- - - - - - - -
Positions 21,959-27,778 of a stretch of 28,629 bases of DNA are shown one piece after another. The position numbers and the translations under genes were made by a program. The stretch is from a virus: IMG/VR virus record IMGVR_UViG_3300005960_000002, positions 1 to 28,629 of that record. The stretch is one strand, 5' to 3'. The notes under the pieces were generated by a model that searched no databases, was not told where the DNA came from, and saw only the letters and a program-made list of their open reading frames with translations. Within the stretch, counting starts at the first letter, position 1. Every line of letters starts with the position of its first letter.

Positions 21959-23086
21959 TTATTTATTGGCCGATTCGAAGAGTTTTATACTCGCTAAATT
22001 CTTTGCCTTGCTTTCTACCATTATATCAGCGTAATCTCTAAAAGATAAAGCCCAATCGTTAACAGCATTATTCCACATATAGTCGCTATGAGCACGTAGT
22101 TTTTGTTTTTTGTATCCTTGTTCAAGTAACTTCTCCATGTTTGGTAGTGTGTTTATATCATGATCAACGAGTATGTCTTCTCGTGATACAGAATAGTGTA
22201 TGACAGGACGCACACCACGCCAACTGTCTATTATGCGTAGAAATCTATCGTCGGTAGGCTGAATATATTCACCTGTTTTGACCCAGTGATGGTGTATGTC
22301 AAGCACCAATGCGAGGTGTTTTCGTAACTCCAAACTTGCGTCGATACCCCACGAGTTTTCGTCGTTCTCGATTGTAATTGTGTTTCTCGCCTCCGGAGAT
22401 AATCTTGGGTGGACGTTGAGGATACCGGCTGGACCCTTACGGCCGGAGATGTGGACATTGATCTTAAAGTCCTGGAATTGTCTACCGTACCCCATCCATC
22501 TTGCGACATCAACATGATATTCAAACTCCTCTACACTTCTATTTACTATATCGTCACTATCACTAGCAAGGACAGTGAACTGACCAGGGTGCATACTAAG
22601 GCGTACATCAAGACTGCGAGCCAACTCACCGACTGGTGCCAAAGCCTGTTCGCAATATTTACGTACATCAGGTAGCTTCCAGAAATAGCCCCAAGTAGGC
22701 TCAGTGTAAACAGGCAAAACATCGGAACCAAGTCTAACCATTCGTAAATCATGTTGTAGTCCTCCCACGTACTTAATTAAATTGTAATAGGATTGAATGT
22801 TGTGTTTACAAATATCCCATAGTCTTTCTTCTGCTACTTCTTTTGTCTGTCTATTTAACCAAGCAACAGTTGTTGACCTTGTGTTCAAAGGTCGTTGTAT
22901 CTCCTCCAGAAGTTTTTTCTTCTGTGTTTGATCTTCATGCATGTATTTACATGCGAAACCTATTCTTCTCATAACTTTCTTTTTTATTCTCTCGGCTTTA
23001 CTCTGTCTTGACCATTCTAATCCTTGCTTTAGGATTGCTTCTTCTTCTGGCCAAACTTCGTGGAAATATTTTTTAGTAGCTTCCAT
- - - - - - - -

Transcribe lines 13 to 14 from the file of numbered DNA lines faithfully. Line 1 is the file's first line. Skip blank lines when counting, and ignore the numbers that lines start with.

22901 CTCCTCCAGAAGTTTTTTCTTCTGTGTTTGATCTTCATGCATGTATTTACATGCGAAACCTATTCTTCTCATAACTTTCTTTTTTATTCTCTCGGCTTTA
23001 CTCTGTCTTGACCATTCTAATCCTTGCTTTAGGATTGCTTCTTCTTCTGGCCAAACTTCGTGGAAATATTTTTTAGTAGCTTCCAT